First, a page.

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Pink Panther

The Pink Panther refers to:
  • A series of films, mostly featuring Peter Sellers as a bumbling French policeman
  • The diamond referred to in the film.
  • A series of animated shorts spun off after use in the titles of the films
  • the cartoon character of the Pink Panther itself, seen in both of the above

Table of contents

Films The films initially starred Peter Sellers as Inspector Clouseau and were directed by Blake Edwards. The theme music is by Henry Mancini. The Pink Panther of the title is a diamond supposedly flawed in a way that forms the image of pink panther. The diamond was stolen in the first film (but the panther was never shown). The diamond is never subsequently referred to, but the name stuck because of the distinctive animated character of a pink panther seen in the opening credits of the first film.

  • The Pink Panther (1963)
  • A Shot In The Dark (1964)
  • Inspector Clouseau (1968) (stars Alan Arkin as Clouseau, and not directed by Edwards)
  • The Return Of The Pink Panther (1974) (with Sellars and Edwards back)
  • The Pink Panther Strikes Again (1976)
  • Revenge Of The Pink Panther (1978)
  • Trail of the Pink Panther (1982) (features the now late Peter Sellers by using clips from previous films)
  • Curse Of The Pink Panther (1983) (in which Clouseau has conveniently gone missing)
  • Son Of The Pink Panther (1993) (starring Roberto Benigni)


Inspector Clouseau

A bumbling cretin who believes himself to be a detective genius. Inexplicably speaks in English with a ludicrous French accent, while other French characters around him speak in a normal English accent.

Sheer luck or clumsiness usually saves him: for example in one film assassins from all over the world are sent to kill him. Clouseau bends down to tie his shoelace, falls over, etc, at just the right moment to ensure that the killers attempts strike other assassins.

Played by Peter Sellers, Alan Arkin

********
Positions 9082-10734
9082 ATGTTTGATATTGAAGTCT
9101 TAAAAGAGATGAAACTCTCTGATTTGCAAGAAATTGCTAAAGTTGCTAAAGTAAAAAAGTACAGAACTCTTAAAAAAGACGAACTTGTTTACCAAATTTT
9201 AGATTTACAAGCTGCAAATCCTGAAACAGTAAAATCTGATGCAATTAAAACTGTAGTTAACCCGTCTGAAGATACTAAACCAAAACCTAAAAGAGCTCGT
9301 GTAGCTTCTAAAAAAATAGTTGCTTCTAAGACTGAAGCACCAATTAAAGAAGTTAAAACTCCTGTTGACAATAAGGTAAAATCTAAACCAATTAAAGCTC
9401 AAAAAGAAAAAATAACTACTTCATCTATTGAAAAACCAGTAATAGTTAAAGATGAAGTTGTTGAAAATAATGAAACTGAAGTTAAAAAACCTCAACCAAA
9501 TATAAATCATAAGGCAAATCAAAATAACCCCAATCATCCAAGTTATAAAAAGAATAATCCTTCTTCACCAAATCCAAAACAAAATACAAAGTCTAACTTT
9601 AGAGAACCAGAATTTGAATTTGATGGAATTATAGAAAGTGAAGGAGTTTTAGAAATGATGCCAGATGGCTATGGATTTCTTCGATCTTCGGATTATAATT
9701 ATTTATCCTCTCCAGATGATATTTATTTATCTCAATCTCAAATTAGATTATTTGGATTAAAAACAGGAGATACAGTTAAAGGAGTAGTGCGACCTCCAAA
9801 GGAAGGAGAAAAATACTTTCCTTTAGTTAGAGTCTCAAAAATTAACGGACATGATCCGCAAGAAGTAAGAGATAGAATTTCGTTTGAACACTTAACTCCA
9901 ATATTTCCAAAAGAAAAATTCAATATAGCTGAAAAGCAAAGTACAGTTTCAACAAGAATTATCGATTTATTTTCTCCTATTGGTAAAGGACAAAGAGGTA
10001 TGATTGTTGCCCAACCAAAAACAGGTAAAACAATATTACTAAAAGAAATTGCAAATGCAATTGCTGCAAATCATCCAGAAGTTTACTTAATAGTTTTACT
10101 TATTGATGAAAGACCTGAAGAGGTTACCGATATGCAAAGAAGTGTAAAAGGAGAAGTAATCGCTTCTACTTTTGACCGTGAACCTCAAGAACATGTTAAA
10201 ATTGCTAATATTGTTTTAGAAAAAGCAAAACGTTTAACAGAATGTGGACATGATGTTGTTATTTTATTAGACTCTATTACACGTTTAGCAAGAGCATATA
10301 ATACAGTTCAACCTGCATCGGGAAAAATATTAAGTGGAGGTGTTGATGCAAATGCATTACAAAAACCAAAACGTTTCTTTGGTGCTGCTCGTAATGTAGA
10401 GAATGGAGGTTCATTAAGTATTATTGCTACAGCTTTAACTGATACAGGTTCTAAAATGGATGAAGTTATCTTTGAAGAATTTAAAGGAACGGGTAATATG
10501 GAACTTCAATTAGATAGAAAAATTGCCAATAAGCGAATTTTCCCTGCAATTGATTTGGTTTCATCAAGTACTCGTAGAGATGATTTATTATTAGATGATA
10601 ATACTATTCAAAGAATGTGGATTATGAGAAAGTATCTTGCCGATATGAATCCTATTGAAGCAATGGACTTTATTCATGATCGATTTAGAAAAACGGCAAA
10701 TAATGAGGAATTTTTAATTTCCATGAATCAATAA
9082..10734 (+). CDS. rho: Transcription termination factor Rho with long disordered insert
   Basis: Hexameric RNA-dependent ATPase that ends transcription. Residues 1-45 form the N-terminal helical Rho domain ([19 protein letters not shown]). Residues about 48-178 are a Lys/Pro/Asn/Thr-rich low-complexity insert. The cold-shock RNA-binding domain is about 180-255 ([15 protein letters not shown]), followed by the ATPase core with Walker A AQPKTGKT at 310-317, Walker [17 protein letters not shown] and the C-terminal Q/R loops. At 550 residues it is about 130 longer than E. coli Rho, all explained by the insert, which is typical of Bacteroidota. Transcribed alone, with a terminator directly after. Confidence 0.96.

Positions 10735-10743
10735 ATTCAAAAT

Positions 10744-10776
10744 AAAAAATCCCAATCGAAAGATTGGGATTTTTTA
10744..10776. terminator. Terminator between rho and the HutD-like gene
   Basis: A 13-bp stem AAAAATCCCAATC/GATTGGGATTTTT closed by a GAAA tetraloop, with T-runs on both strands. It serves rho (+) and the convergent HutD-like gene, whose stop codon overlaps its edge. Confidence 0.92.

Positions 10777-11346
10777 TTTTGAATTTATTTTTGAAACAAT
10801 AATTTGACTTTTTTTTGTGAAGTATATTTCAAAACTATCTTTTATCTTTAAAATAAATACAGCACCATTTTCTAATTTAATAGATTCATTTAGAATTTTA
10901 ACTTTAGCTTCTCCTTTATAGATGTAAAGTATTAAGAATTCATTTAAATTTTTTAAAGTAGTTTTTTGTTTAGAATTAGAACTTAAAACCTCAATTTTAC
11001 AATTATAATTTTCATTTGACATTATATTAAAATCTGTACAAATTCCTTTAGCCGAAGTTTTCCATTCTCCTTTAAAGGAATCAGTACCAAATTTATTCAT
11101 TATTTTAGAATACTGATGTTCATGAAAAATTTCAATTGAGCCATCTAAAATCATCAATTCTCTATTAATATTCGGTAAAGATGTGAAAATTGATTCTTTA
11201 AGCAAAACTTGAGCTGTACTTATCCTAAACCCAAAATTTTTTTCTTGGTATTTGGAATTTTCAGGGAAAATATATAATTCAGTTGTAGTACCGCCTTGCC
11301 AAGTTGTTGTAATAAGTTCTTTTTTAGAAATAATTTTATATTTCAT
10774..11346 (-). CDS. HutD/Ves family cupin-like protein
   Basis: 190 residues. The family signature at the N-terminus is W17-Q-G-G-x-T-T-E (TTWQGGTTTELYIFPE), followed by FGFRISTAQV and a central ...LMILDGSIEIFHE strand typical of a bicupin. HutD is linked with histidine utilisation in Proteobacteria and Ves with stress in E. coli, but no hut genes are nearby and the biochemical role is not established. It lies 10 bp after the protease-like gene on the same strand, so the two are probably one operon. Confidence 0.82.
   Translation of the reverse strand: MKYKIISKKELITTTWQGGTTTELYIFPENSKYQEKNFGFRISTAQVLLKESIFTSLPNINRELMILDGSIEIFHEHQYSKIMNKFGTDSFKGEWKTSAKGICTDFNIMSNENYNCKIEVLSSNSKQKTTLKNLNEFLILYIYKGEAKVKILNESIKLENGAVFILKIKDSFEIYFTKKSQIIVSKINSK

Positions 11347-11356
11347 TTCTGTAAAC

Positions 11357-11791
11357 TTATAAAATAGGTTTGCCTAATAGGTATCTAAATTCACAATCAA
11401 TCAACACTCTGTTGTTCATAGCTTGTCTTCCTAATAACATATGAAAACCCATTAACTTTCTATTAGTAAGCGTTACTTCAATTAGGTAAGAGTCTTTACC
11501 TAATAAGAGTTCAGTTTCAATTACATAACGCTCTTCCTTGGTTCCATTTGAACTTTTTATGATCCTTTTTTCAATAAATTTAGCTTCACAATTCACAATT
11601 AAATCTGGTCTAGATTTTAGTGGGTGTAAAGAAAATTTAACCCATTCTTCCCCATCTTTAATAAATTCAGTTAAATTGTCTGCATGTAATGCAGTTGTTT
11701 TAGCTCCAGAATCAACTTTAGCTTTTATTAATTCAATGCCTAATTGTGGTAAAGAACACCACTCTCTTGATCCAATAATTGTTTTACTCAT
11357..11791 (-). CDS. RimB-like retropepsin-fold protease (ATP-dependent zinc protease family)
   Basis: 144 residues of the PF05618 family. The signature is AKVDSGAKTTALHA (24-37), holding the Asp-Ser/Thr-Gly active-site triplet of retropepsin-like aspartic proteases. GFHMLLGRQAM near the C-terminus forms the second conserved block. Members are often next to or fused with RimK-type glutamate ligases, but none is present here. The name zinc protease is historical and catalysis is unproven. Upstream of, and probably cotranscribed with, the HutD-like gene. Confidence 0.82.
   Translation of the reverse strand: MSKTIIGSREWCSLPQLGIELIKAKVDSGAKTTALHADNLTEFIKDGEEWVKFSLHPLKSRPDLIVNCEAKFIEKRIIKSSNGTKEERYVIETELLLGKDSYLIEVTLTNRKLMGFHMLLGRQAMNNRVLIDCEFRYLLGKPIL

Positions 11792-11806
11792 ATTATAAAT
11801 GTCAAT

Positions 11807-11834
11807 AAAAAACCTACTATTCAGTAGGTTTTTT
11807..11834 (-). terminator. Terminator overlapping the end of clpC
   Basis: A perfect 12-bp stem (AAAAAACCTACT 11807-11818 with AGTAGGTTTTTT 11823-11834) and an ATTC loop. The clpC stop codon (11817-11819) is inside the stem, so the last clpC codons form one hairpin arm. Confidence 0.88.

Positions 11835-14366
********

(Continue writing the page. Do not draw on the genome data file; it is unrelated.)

Clouseau's superior, who is eventually driven insane by his intolerance for Clouseau's stupidity. One film ends with him straight-jacketed in a padded cell writing "Kill Clouseau" on the wall with his feet. Attempts to take over the world for the sole purpose of guaranteeing the death of Clouseau.

Played by Herbert Lom[?]


Clouseau's manservant, and an expert in martial arts. It's unclear whether he believes Clouseau is a great detective or merely humours him. It is a running joke that he is required to attack Clouseau when he least expects it, to keep Clouseau's combat skills and vigilance sharp. One memorable scene has Clouseau stealthily search the entire apartment on returning from grocery shopping; not finding Kato, he opens the fridge. The location of Kato is left to the reader's imagination.

Played by Burt Kwouk[?]. External Links

  • web site (http://www.pink-panther-films.com/) that features a selection of lines, stills, and memorable scenes from the films.
Cartoons The Pink Panther animated shorts were directed by Friz Freleng. Originally they were created for the opening of the Blake Edwards series of films, but they were soon spun off in their own series, sometimes with the animated version of Clouseau as foil. The cartoon series was initially produced for theatrical release, and the 1964 animated short film The Pink Phink won the Academy Award for Animated Short Film (Freleng's third Oscar). The series eventually moved to television, with a Saturday morning cartoon series called The Think Pink Panther Show producing a number of additional Pink Panther cartoons. It also added episodes starring other characters including The Ant and the Aardvark and Mr. Jaws and Catfish.

In the early series of Pink Panther cartoons, the Panther was largely silent, speaking only once. In a later series of cartoons the Panther starred with his sons Pinky, Panky, and Punky. A third series of cartoons had the Pink Panther speaking with the voice of Matt Frewer.

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